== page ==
M isn’t sure why she sees things differently from other people but it certainly makes things harder for her to fit in with her peers. With the possibility of a medical diagnosis looming, M wonders whether a label will help her blend in…or make her stick out even more.

Muster up the motivation because:

This is unlike any book you’ve read with a main character who displays characteristics on the Autistic Spectrum. For a start, the main character is female, and as you delve into M’s readable-in-one-sitting journey, it is highly likely that you will recognise many of M’s fears, experiences and characteristics as similar to those you might have personally experienced or displayed. With eye-dazzling illustrations dotted throughout giving a glimpse into M’s inner turmoil, this book is a highly polished piece of work that will appeal greatly to teenagers who feel like they don’t fit in, as much as it will to older readers looking for an original take on an “autism” novel. The experiences of M’s mother are also realistically portrayed and it was intriguing to see how M internalised her family’s reactions to her behaviour. I highly recommend this book to everyone: it won’t take you long to get through, but it will leave you with some things to ponder well after you’ve finished.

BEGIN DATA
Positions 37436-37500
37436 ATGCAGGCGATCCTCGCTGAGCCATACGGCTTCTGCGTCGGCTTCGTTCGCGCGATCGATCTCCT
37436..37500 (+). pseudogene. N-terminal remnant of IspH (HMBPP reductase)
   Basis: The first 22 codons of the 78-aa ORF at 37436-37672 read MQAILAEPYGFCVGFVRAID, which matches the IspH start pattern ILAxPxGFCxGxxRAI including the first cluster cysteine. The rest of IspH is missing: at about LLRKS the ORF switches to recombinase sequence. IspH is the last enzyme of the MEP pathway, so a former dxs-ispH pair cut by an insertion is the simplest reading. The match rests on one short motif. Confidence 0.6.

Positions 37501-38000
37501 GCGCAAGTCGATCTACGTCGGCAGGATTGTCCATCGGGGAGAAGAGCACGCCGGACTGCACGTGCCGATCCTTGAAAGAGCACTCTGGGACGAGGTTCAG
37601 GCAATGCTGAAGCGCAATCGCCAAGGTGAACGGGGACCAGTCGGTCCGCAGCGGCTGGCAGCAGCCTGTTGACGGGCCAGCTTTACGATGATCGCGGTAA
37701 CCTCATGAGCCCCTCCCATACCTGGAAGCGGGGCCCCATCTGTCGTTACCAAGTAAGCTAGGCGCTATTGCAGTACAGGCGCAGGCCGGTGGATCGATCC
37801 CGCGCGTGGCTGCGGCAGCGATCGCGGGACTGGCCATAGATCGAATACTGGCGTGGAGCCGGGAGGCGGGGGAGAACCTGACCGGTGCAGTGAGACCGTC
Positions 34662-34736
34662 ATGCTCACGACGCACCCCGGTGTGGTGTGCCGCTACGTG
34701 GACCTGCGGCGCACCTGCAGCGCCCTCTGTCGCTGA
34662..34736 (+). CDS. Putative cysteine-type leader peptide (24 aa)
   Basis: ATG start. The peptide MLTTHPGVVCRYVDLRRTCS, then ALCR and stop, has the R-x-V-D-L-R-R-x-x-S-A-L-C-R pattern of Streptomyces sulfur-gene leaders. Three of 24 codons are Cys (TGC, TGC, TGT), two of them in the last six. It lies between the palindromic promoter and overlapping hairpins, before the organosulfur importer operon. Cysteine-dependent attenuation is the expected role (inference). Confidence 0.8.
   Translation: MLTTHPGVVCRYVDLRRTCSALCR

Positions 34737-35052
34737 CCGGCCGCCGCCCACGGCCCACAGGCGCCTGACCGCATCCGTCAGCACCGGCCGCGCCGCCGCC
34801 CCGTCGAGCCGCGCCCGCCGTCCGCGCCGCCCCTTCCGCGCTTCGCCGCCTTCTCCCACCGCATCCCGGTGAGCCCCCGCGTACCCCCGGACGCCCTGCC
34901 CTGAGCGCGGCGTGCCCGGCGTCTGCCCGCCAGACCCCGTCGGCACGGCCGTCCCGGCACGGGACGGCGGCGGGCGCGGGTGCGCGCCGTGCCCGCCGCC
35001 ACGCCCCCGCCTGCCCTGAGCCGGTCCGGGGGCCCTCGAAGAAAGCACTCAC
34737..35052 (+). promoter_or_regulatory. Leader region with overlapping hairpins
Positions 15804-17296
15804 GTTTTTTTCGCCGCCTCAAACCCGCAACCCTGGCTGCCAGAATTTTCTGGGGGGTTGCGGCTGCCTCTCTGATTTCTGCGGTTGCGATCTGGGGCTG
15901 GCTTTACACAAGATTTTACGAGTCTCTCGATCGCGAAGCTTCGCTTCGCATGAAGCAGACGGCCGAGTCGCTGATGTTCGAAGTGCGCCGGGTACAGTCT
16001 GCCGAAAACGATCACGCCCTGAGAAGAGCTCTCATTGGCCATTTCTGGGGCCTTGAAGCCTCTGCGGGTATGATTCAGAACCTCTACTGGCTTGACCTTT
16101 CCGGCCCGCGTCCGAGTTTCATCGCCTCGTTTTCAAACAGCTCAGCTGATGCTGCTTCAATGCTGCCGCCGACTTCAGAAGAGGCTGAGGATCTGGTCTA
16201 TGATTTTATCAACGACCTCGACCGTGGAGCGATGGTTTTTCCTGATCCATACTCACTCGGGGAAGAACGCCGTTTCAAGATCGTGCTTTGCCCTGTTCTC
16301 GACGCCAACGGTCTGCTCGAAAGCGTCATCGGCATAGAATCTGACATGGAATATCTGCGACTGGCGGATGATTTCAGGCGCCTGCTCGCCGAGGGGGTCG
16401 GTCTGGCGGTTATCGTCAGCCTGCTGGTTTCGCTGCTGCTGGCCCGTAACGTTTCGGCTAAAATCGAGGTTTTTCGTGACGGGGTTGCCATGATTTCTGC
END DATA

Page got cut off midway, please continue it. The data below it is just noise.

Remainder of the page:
Brand it with:

Sisters doing it for themselves, square peg/round hole, parental freakouts

Next up, as promised on Friday, we have everyone’s favourite stinky monster: Bigfoot!

Sasquatch (Andrea Schicke Hirsch)

Two Sentence Synopsis:sasquatch

Since his parents’ divorce, Jake elected to live with his dad, which means moving to his late Uncle Horace’s cabin in the deep woods of a tiny town. Uncle Horace was known as the town crackpot because of his fascination with Sasquatch and his belief that one lived in the very woods surrounding Jake’s new home – but with malodorous wafts, strange calls in the night and even stranger happenings when he goes walking in the woods, Jake’s not so sure his uncle was crazy after all.

Muster up the motivation because:

It’s rare to find a YA novel with a strong male protagonist who isn’t either bully or bullied, labelled as a nerd or a jock, and who possesses confidence and the ability to look after himself and manage his own emotions. Plus, it’s about Bigfoots (Bigfeet?). There was something very refreshing about this novel and I suspect it has something to do with the fact that it steered away from the overused YA tropes I’ve mentioned above and just stuck to good old-fashioned, realistic monster hunting. Of course, one can’t spend all one’s time hunting Sasquatch and there are plenty of non-monster related problems that Jake gets himself into with his new neighbours and friends and the book is better for it. The author has managed to blend the “real-life” issues of a young lad with a mythical overlay and realistic characters and the result is a quality read. Overall, this is a fun, engaging novel with a fantasy edge, some satisfying twists and authentic portrayals of teenagers left to their own devices with a mythical beast (possibly) on the loose.